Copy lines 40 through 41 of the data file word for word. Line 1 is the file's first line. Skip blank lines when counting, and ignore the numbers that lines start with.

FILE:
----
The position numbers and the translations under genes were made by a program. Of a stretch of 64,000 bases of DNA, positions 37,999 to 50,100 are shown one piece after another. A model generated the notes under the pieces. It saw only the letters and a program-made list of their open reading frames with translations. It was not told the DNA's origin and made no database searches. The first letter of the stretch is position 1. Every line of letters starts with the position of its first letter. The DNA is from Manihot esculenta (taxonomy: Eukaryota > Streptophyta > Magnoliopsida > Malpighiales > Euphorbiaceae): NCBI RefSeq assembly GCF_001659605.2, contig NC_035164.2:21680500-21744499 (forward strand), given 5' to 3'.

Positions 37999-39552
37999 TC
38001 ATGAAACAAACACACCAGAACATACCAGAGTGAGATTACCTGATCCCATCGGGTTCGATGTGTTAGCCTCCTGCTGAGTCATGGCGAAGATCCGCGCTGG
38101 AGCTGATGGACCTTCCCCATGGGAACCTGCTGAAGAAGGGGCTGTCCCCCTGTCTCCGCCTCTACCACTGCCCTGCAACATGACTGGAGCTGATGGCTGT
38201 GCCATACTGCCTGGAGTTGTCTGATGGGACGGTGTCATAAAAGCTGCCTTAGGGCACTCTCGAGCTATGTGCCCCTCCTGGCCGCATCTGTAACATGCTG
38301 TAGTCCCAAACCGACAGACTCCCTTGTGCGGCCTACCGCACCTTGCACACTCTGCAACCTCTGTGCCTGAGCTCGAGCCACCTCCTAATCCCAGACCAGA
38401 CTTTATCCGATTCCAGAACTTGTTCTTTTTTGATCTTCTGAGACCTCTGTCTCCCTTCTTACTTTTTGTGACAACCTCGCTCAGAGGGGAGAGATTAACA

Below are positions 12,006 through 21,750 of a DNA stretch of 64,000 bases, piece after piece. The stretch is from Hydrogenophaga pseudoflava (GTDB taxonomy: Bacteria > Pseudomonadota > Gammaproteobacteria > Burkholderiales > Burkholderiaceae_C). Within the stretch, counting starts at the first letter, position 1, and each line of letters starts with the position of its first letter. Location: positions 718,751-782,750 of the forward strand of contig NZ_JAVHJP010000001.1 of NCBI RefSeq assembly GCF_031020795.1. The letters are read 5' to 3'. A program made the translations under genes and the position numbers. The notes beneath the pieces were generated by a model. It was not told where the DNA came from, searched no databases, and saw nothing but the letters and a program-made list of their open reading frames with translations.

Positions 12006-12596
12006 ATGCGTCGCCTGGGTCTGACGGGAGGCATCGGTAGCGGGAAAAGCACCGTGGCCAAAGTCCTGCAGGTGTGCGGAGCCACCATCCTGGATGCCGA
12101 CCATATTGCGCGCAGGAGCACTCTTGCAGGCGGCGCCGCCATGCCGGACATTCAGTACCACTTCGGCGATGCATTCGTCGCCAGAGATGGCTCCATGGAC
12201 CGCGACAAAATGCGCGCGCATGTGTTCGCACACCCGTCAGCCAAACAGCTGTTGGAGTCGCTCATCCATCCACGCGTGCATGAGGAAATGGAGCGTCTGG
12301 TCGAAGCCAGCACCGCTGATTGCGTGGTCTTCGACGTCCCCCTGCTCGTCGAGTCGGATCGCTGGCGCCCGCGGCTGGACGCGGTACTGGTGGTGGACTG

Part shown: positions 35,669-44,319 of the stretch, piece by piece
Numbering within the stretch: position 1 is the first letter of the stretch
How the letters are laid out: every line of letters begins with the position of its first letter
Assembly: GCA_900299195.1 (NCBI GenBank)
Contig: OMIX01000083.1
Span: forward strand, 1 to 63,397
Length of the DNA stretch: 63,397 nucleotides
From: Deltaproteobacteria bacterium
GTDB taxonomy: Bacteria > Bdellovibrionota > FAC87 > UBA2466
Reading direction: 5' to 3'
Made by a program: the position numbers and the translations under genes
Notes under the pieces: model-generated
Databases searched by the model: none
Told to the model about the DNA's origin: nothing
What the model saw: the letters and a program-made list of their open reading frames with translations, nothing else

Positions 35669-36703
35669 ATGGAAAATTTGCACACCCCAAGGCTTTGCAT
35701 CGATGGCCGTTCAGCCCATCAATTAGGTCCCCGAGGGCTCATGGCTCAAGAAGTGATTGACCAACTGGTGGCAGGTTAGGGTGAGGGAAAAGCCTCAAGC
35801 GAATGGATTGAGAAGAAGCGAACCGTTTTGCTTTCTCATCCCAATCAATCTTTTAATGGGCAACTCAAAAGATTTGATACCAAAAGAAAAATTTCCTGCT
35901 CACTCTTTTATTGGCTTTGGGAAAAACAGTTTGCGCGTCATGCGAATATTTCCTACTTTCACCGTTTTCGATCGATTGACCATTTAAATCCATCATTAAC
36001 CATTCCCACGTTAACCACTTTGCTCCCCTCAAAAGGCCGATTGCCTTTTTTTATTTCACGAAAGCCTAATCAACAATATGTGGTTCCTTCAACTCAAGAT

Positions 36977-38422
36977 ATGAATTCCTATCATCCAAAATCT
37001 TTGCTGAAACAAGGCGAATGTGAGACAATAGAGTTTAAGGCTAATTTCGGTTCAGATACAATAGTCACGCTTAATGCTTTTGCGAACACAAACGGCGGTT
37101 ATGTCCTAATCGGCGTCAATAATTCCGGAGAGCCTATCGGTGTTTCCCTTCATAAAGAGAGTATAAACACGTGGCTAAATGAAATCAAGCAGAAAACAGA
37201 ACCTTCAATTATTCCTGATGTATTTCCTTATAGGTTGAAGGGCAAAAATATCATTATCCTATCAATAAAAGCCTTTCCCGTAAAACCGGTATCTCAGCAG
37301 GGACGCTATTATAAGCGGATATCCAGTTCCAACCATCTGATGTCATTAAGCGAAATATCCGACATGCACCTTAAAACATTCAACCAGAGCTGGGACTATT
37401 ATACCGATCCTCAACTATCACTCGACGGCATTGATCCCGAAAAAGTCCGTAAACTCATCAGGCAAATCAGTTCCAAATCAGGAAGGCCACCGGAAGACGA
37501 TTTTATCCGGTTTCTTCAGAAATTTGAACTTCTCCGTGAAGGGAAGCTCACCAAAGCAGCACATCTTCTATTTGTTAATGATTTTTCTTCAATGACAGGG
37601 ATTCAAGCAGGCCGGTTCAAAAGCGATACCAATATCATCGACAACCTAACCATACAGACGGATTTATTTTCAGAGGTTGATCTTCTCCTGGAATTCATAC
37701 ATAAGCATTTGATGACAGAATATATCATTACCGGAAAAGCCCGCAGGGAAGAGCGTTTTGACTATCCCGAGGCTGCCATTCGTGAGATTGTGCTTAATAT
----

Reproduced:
37201 ACCTTCAATTATTCCTGATGTATTTCCTTATAGGTTGAAGGGCAAAAATATCATTATCCTATCAATAAAAGCCTTTCCCGTAAAACCGGTATCTCAGCAG
37301 GGACGCTATTATAAGCGGATATCCAGTTCCAACCATCTGATGTCATTAAGCGAAATATCCGACATGCACCTTAAAACATTCAACCAGAGCTGGGACTATT